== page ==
The Mediterranean will be having these forest fires all the time. Therefore, I mean, this is just the beginning. It’s going to get much worse.

  

 

 

HENRY RIDGWELL:

 

Intense heat and drought have triggered fires from the Mediterranean, to Siberia, to California. 

The report, compiled by 200 scientists from the Intergovernmental Panel on Climate Change or IPCC, says temperatures have already risen by 1.1 degrees Celsius above pre-industrial levels. The United Nations Secretary General described the findings as ‘code red for humanity’.

  

 

 

Ko Barrett, IPCC Vice Chair

  

Each of the past four decades has been the warmest on record since pre-industrial times. Further, it is indisputable that human activities are causing climate change. Human influences are making extreme climate events, including heat waves, heavy rainfall and droughts, more frequent and severe.

 

 

 

HENRY RIDGWELL:

 

The report warns that global average temperatures will hit 1.5 degrees Celsius above pre-industrial levels by 2030 on current trajectories, the limit agreed at the Paris climate summit in 2015 – and seen as a tipping point by many scientists. That’s ten years earlier than previous forecasts. The report adds that sea level rises of up to two meters by the end of the century can’t be ruled out – threatening millions of people living in coastal areas. And the Arctic is likely to see at least one ice-free summer by 2050. But scientists emphasise there is a way out. The worst scenarios can be prevented – and global warming reversed – with drastic cuts to global emissions.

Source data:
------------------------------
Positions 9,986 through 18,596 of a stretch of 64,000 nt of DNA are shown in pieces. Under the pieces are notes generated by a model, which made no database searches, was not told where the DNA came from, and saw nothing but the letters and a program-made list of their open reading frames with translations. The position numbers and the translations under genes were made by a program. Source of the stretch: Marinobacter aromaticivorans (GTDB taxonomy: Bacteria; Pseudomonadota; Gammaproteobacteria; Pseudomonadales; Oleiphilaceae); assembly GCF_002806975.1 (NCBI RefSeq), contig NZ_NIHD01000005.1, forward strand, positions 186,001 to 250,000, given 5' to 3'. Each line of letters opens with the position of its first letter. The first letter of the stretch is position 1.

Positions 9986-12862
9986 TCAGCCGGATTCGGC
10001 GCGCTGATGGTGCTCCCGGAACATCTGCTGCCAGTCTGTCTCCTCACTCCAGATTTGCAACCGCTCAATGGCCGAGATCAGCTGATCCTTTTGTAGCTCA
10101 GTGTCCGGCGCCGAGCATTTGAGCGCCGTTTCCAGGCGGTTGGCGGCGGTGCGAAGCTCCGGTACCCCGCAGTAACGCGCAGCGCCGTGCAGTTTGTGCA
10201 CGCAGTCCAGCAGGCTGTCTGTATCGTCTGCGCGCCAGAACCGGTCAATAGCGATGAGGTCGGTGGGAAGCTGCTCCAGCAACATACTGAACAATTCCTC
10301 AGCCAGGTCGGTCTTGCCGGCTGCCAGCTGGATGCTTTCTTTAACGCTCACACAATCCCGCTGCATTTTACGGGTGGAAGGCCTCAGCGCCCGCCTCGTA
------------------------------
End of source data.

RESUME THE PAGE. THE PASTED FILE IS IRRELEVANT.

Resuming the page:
Bill Collins, IPCC Report Co-Author: 

  

These aren’t just small changes we can make; these aren’t just sort of tinkering at the edges, these really mean wholesale changes of the way we use and consume energy. Carbon dioxide is the main one which we need to get to zero emissions by the middle of the century. But we’ve also shown that methane is an important gas to reduce, it’s caused maybe as much as half a degree (Celsius) of the warming we’ve already seen.

 

 

 

HENRY RIDGWELL: